Souza victory unites Somerset Select Board
All 3 members in sync on Brayton Point
KATHY SOUZA, a candidate for Select Board in Somerset, was asked at a recent debate how she would heal the division in town over a scrap metal export operation at Brayton Point, where a coal-fired power plant was torn down to make way for offshore wind development that has yet to arrive.
Souza replied that she didn’t think the town was divided, citing the landslide victory of Allen Smith, an opponent of the scrap metal operation, for Select Board in April. On Monday night, Souza put an exclamation point on that statement by winning her own special election for the Select Board, giving opponents of the scrap metal operation control of all three seats.
Souza’s election marks a remarkable grassroots victory for a group of residents who felt they were promised offshore wind development at the 308-acre Brayton Point property and instead got a noisy, dirty business that hauled scrap metal in from the surrounding area and shipped it to Turkey. The group, going by the name Save Our Bay – Brayton Point, has now taken political control of the town and is trying to convince the Baker administration to lend a hand.
Souza’s victory margin wasn’t as great as Smith’s. Smith won 69-29 percent, while Souza defeated Melissa Terra by a margin of 57-43. Souza and Terra had matching vote totals in precinct one, Terra won precinct two by 10 votes, and Souza won precincts three, four, and five. She racked up her biggest margin (346-119) in precinct five, which is closest to Brayton Point.
But now the Select Board is united and preparing a letter to Gov. Charlie Baker asking him and the Department of Conservation and Recreation to step in and resolve the dispute at Brayton Point. Commercial Development Inc., the owner of Brayton Point, wants to lease additional land at the property to other businesses, but has been blocked by the town so far. The issue is tied up in court.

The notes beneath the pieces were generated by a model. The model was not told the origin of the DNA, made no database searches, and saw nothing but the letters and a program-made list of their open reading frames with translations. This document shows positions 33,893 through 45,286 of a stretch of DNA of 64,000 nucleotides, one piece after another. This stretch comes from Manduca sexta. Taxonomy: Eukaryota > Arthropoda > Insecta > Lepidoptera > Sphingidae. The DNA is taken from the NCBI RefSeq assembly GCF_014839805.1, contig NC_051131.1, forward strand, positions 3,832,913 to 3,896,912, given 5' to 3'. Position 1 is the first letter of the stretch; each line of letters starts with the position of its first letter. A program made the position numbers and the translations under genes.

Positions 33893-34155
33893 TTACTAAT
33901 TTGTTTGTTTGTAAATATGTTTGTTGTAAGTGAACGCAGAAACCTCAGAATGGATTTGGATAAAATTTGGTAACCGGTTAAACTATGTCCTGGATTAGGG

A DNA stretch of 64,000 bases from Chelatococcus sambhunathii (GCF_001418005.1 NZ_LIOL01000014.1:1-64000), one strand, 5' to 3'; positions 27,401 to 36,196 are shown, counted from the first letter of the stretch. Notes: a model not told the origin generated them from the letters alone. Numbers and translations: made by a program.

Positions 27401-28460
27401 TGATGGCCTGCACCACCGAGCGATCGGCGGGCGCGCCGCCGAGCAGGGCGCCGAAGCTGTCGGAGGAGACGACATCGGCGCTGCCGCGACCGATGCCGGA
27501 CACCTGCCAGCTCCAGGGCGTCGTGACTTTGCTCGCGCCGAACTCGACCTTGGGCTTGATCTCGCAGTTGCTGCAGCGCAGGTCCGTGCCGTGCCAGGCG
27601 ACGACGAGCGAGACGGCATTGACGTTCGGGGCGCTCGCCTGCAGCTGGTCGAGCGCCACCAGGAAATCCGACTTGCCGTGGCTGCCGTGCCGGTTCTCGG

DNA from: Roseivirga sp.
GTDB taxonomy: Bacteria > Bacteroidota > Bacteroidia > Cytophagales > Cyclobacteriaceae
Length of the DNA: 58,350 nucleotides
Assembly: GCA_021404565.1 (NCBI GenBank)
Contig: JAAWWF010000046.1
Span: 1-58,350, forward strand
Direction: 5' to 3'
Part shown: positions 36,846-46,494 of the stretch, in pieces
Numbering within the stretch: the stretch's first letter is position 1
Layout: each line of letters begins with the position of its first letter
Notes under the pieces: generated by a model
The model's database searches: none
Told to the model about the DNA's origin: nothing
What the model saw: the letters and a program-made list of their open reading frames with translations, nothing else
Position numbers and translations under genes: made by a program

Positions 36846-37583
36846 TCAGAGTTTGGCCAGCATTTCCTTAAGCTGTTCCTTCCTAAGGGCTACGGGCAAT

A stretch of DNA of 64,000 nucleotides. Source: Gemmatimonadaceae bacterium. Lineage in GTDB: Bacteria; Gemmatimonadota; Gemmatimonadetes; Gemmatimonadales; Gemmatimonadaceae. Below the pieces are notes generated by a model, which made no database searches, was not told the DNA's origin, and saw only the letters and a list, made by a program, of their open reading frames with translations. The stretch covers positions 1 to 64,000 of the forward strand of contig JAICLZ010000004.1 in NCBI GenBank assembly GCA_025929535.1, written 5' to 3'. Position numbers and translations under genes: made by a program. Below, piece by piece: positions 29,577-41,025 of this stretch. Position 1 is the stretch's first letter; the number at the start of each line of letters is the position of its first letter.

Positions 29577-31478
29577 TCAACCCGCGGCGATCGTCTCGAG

The state Department of Conservation and Recreation recently acknowledged it owns the deep-water pier at Brayton Point and 12.5 acres of adjacent land. The land had been leased to the previous owners of the coal-fired power plant, but the terms of the lease suggest that once the power plant was torn down the lease was void.
Souza and the other two members of the Select Board say the state, as the landlord, should get involved and straighten the mess out. “It’s their land,” Souza said after her victory Monday. “Why should the town be spending money fighting in court when it’s the state’s land.”Souza said she is eager to help her colleagues complete the letter to Baker, possibly as early as this week, and then push for the state to help the community get back on track. The Trump administration put offshore wind on hold for several years as it sorted our regulatory issues, but the Biden administration has reversed course and is looking to expand the offshore wind industry quickly. Even so, it could be five years before any benefits could start flowing to Brayton Point.
“We can’t wait five years,” Souza said. “The state needs to come in and help us now.”